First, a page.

<span>Atamido</span>
      </a>
     </td>
     <td class="msg-data">
      <span>
       Here are some examples.
       <a target="_content" class="chatzilla-link" href="http://www.hacksrus.com/%7Eginda/chatzilla/motifs.html">
        http://www.hacksrus.<wbr>
        com/~ginda/chatzilla/<wbr>
        motifs.html<wbr>
       </a>
      </span>
     </td>
    </tr>
   </tbody>
  </table>
 </div>
</div>

Google Talk Format Logs

Again, user1 is local.

3
17b5df8a
01c61af0
outgoing
%3Ccli%3Amessage+from%3D%22user1%40gmail.com%2FTalk.v66EC7D7137%22+to%3D%22user2%40gmail.com%2FTalk.v66EC841CB6%22+type%3D%22chat%22+xmlns%3Acli%3D%22jabber%3Aclient%22%3E%3Ccli%3Abody%3Esome+but+not+much%3C%2Fcli%3Abody%3E%3Cactive+xmlns%3D%22http%3A%2F%2Fjabber.org%2Fprotocol%2Fchatstates%22%2F%3E%3C%2Fcli%3Amessage%3E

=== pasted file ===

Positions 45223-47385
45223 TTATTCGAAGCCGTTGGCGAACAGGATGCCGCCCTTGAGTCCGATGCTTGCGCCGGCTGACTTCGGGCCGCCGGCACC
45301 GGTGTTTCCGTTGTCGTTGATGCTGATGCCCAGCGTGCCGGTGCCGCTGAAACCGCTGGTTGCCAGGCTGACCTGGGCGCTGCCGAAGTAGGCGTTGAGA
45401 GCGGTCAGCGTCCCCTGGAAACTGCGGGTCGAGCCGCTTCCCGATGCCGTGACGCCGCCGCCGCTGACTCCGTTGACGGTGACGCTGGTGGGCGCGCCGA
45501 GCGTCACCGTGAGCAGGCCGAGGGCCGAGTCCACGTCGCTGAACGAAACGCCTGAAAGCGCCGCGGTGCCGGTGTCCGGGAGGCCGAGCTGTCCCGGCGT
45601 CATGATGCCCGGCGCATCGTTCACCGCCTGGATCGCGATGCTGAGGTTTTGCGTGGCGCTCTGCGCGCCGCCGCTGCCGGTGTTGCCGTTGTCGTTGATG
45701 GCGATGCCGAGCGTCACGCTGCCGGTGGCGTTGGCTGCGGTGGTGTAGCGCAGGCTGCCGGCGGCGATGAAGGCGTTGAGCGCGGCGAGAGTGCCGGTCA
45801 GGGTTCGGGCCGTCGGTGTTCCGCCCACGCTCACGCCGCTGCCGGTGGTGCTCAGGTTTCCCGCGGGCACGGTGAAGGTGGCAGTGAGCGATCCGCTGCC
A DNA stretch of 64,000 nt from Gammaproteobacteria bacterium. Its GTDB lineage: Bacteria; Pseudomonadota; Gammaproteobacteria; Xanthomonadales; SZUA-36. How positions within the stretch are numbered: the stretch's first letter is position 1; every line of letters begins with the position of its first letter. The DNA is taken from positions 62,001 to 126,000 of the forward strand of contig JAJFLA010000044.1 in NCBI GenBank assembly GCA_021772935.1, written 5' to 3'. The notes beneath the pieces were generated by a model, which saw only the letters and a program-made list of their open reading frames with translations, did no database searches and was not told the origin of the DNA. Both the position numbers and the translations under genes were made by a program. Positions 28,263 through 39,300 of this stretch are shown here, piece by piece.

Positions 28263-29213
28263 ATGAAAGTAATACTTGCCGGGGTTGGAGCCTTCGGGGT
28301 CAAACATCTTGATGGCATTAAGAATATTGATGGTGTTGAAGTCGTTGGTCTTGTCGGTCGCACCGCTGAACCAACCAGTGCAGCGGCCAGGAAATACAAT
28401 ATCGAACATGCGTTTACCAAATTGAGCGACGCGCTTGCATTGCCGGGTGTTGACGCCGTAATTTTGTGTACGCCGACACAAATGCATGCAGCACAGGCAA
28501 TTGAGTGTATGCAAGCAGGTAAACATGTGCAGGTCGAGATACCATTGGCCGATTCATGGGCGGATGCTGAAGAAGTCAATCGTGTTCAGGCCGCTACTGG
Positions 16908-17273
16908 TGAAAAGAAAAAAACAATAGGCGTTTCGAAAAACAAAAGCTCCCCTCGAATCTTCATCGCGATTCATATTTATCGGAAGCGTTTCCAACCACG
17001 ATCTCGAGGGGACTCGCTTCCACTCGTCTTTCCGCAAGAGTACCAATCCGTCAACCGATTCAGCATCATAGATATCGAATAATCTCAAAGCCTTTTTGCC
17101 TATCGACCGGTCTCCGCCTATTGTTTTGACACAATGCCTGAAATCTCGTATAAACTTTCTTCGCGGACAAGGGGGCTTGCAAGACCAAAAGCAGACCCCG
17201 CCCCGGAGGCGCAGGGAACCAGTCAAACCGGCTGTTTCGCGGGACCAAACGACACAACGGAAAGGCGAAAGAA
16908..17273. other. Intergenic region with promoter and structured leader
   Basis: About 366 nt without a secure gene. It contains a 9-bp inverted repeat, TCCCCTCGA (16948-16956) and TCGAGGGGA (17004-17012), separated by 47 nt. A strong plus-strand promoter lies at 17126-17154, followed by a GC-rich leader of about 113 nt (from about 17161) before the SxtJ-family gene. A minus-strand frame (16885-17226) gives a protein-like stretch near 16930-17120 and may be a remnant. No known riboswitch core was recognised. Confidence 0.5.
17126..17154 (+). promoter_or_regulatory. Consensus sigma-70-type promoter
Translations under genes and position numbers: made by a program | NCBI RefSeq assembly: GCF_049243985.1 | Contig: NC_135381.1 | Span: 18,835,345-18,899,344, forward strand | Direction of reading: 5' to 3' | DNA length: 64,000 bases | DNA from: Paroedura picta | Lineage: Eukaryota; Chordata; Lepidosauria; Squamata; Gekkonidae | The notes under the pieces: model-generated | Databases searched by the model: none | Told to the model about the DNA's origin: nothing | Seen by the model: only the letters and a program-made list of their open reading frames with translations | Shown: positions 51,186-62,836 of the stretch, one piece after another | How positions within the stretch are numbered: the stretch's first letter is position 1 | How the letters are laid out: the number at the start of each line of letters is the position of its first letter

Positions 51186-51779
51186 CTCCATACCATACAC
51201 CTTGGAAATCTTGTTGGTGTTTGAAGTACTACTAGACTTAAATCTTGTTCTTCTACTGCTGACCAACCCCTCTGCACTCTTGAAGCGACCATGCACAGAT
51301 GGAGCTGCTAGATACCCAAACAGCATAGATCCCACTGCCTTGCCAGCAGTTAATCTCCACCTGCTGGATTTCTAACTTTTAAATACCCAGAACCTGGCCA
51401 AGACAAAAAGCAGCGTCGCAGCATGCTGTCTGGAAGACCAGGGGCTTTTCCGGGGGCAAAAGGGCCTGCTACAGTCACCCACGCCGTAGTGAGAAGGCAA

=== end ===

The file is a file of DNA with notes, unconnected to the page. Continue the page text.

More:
incoming
%3Ccli%3Amessage+from%3D%22user2%40gmail.com%2FTalk.v66EC841CB6%22+to%3D%22user1%40gmail.com%22+type%3D%22chat%22+xmlns%3Acli%3D%22jabber%3Aclient%22%3E%3Ccli%3Abody%3EI'm+ready+to+crawl+in+bed+and+read.++Do+well+on+your+paper.++Love++Mom%3C%2Fcli%3Abody%3E%3Cactive+xmlns%3D%22http%3A%2F%2Fjabber.org%2Fprotocol%2Fchatstates%22%2F%3E%3C%2Fcli%3Amessage%3E
outgoing
%3Ccli%3Amessage+from%3D%22user1%40gmail.com%2FTalk.v66EC7D7137%22+to%3D%22user2%40gmail.com%2FTalk.v66EC841CB6%22+type%3D%22chat%22+xmlns%3Acli%3D%22jabber%3Aclient%22%3E%3Ccli%3Abody%3Ethanks%3C%2Fcli%3Abody%3E%3Cactive+xmlns%3D%22http%3A%2F%2Fjabber.org%2Fprotocol%2Fchatstates%22%2F%3E%3C%2Fcli%3Amessage%3E
outgoing
%3Ccli%3Amessage+from%3D%22user1%40gmail.com%2FTalk.v68701EBF07%22+to%3D%22user2%40gmail.com%22+type%3D%22chat%22+xmlns%3Acli%3D%22jabber%3Aclient%22%3E%3Ccli%3Abody%3Emom%3C%2Fcli%3Abody%3E%3Cactive+xmlns%3D%22http%3A%2F%2Fjabber.org%2Fprotocol%2Fchatstates%22%2F%3E%3C%2Fcli%3Amessage%3E
incoming